College basketball coaches fall into a few broad categories. There are the wizened tacticians who drill defensive schemes and offensive options into their players’ heads day in and day out. (Think Jim Boeheim or Fred Hoidberg.) There are the paternal figures -- guys like Tom Izzo, Big John Thompson, and Rick Majerus -- who believed in the transformative strength of a healthy locker room bond and dedicated careers to nurture those feelings. There are even philosopher kings like John Wooden and Mike Krzyzewski, who don’t draw up plays so much as try to convince players to buy into a perspective and lifestyle. And then there’s Bobby Knight, who is a warlord.
The point is, you can glean knowledge from every type of hoops coach. For proof, here are some of those coaches on life and basketball:
"You don't play against opponents, you play against the game of basketball.” -- Bobby Knight
Knight is the kind of guy that demands attention -- because he’ll probably throw a chair or try to strangle you if he’s denied it. The longtime Hoosiers coach treated basketball less as a game than as an existential crisis. Knight scared just about everyone who ever interacted with him, perhaps because he was fighting a never-ending war with the thing he loved. That said, this way-too-serious-even-for-a-coach approach to basketball won him a ton of victories.
On the opposite end of the spectrum from Knight is legendary Tar Heels head coach Dean Smith, a guy who never lost sight of college basketball as a game played by error-prone young men and women. Smith was interested in developing his players into upstanding young men and understood that the majority of his players would never sniff an NBA paycheck, a big reason he ensured 96.6% of players he oversaw left UNC with a bachelor’s degree. That equanimity -- and wry humor -- was on full display when Smith said:
"If you make every game a life and death proposition, you're going to have problems. For one thing, you'll be dead a lot." --Dean Smith
Smith’s interest in the personal progress of his players was probably only surpassed by John Wooden, a coach who was so obsessed with preparation that he famously taught his first-year varsity players how to tie their shoes correctly so they wouldn’t get blisters or have a shoe fly off during a game. Wooden spoke in koans much of the time: lighthearted riddles that took on real density when players invariably repeated them over and over again to themselves, trying to figure out what the little wizard meant by that. For example:
"If you don't have time to do it right, when will you have time to do it over?" --John Wooden
It makes sense until you think about it. Then you come out the other side and it’s sensible again. Wooden’s musing speaks to responsibility, balance, and composure simultaneously. Plus, it sounds a lot cooler when Bill Walton is yelling it at Dave Pasch heading into a commercial break.
Sometimes coaches just have to throw up their hands during a season and crack a joke to keep the dread at bay. Hall of Famer George Raveling knows something about struggle; he was on the podium with Martin Luther King Jr. when the civil rights leader gave his “I Have a Dream" speech. Dr. King handed his manuscript for it to the young Raveling. Compared to that, an especially harrowing run for his Washington State Cougars must have seemed entirely manageable, when he dropped this chestnut:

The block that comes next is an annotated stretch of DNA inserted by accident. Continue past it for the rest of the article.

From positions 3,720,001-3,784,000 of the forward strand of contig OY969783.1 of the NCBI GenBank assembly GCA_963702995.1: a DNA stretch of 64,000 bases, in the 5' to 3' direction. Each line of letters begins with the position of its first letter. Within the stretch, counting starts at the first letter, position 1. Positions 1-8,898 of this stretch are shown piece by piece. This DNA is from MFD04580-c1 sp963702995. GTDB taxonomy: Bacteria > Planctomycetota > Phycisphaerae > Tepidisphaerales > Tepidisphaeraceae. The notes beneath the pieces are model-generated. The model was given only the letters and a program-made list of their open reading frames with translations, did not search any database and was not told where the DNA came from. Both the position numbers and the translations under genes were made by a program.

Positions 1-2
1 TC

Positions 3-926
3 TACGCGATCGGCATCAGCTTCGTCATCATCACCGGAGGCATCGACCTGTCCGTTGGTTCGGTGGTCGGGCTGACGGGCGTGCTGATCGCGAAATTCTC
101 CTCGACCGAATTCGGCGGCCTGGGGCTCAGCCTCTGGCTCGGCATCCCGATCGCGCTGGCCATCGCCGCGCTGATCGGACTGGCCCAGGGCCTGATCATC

“Fans never fall asleep at our games because they're afraid they might get hit with a pass.” --George Raveling
Abe Lemons joked whether or not his team was having a good season, and his ironic, pun-filled quips made him something like the Yogi Berra of the NCAA. Frustrated by the increasing complexity of offensive schemes that were leaving his Oklahoma City University squads in the dust, Lemons said:
“There are really only two plays: Romeo and Juliet, and put the darn ball in the basket.” --Abe Lemons
That’s fair, though these days there are three plays since Hamilton sunk a three effortlessly.
Other times, head coaches just lose their cool. Thankfully, those fugue states can create some exceptional sound bytes, including this one from longtime West Virginia coach Bob Huggins, after getting dominated on the glass one game:
“I told [the team] if they got a rebound, they might like it, and want to get another one!" --Bob Huggins
But the king of exasperation will always be the late, great Rick Majerus who, upon being asked if he was a candidate to become head coach at San Diego State, spurted:
"I can be a candidate for anything I want. I'd like to be a candidate to date Cindy Crawford. Do you see that woman right there? She and I are candidates to be married. You're a candidate to get a haircut tomorrow." --Rick Majerus
Uncomfortable, but it could get a B+ in Semantics 101.
Some guys just don’t have a lot of time for anything other than cold, calculated dominance on the court. Adolph Rupp sounded more like a supervillain than a shaper of young men when he opined:
“I know I have plenty of enemies, but I’d rather be the most hated winning coach in the country than the most popular losing one.” --Adolph Rupp
Rupp’s .822 winning percentage over 600 games might not be the only reason he had enemies, but it was enough to inform a solid quote.
And finally, let’s bask in the true wisdom of Wisconsin’s Bo Ryan, who distilled the game to its frustrating, beautiful essence:
“I’m still waiting for perfection. In the meantime, I’ll settle for persistence.” --Bo Ryan
Take this 2 minute survey and help us make your 10 hours of daily Internet usage even better!